- SIM Card: Definitely consider one if you’ll be road-tripping, to help with navigation. We picked up a Vodafone card at the airport, but there are plenty of places to get one in Reykjavik and around the country: https://vodafone.is/english/information/.
- Public transit: If your hotel/Airbnb is central, you probably won’t need to use public transit much. Most things in the city are walkable. Outside of the downtown core, you can pay a single fare, or buy a 1 or 3 day pass (download the Straeto app or purchase at one of these vendors). If you buy a City Card (free and discounted admission into many of the city’s museums, galleries, pools, the zoo), free public transit is included.
- Groceries: We were pretty worried about our food budget in Iceland. We didn’t plan to eat out much, but we’d still heard horror stories about the cost of food there! Two things saved us: packing some meals and snacks from home, and Bonus grocery stores. Bonus is a discount grocery chain with a bit of a cult following among tourists! That said, groceries in general in Iceland just aren’t as crazy expensive as they’re made out to be, as long as you’re flexible about what you eat! For example, a frozen pizza will cost you about 500 ISK, Skyr (heavenly Icelandic yogurt- 200 ISK) could be a great breakfast with a couple of bananas (90 ISK).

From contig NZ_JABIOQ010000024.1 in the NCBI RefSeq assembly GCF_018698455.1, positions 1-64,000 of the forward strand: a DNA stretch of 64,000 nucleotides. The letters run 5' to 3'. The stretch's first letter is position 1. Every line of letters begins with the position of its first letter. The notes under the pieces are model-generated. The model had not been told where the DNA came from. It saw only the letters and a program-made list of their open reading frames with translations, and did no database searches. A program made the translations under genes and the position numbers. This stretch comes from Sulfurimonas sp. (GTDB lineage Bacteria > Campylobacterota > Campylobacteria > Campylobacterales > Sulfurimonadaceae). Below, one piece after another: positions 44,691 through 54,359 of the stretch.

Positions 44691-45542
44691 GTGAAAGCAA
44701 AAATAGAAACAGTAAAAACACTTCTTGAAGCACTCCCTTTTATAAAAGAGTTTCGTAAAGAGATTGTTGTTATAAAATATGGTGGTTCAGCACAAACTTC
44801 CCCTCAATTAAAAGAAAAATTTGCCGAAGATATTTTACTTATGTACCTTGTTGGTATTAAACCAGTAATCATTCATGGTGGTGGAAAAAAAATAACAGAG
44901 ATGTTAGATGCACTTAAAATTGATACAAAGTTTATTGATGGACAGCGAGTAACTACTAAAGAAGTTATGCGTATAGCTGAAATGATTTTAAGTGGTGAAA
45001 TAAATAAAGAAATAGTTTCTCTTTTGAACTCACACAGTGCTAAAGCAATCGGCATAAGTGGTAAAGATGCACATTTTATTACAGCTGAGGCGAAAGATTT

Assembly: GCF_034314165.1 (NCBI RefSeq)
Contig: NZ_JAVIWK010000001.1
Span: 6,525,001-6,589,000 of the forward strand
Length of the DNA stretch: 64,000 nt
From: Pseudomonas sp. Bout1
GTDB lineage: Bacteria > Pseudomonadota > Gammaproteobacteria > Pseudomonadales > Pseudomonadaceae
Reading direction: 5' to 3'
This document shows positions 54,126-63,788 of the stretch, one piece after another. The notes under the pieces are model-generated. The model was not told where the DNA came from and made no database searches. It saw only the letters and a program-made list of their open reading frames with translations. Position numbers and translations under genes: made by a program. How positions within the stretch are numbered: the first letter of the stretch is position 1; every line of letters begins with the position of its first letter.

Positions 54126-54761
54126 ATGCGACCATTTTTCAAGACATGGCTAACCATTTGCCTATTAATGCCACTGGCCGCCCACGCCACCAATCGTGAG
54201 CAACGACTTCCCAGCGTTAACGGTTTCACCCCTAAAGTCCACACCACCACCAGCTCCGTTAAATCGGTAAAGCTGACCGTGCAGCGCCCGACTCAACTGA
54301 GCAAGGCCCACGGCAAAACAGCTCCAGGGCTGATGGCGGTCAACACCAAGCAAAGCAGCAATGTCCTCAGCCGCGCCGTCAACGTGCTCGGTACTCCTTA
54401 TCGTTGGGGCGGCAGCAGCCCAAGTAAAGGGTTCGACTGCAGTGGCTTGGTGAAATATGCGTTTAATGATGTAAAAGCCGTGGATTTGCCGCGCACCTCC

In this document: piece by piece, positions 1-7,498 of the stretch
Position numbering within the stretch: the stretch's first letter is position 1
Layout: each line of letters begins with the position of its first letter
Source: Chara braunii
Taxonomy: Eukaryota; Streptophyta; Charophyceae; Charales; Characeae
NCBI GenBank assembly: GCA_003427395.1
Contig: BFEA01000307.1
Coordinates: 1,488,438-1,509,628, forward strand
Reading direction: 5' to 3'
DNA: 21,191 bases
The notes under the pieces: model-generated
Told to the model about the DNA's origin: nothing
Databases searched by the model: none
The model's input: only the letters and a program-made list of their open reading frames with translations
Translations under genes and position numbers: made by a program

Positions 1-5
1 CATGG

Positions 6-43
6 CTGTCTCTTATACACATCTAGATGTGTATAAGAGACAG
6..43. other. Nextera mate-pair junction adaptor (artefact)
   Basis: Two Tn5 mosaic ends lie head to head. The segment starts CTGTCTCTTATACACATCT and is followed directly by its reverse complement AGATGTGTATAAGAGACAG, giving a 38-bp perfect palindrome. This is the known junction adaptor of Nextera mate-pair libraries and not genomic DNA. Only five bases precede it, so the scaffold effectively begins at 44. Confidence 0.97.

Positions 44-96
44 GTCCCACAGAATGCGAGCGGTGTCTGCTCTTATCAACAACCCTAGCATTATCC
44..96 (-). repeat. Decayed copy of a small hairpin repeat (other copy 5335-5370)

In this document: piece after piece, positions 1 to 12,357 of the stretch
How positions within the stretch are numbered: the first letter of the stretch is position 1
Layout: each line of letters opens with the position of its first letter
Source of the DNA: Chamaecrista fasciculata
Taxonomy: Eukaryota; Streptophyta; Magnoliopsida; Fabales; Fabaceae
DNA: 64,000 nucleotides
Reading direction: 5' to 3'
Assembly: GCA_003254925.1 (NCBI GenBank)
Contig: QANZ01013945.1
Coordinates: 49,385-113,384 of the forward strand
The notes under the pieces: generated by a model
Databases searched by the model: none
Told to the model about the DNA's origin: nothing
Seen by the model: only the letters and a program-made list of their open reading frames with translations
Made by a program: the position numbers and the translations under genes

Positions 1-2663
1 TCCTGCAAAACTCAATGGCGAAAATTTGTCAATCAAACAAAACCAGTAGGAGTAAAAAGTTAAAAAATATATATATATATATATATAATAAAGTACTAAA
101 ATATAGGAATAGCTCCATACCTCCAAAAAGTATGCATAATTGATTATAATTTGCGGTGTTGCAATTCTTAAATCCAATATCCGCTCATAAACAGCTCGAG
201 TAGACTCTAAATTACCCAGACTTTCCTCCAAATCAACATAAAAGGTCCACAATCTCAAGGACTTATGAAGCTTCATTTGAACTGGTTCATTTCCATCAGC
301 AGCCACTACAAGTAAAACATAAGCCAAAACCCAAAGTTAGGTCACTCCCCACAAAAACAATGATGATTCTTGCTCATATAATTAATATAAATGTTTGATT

- Alcohol can be hard to find in stores (it’s only sold in state liquor stores, not over 2.5% in supermarkets) and it’s pricey, so if you’ll be in the country for a while, it’s best to stop at duty free (or hit up Happy Hours!).
Get some sleep so that you can fully enjoy the city on Day 2!
Day 2: Explore Reykjavik
This is the day to really check out the city! The izi.TRAVEL app has a great free walking tour of Reykjavik. It’s a good introduction to the city and runs for about 2 hours and 6.5 kilometres (you can always skip stops or modify the route). Reykjavik is full of welcoming public spaces, vibrant street art, and cute, colourful homes and businesses made of corrugated metal.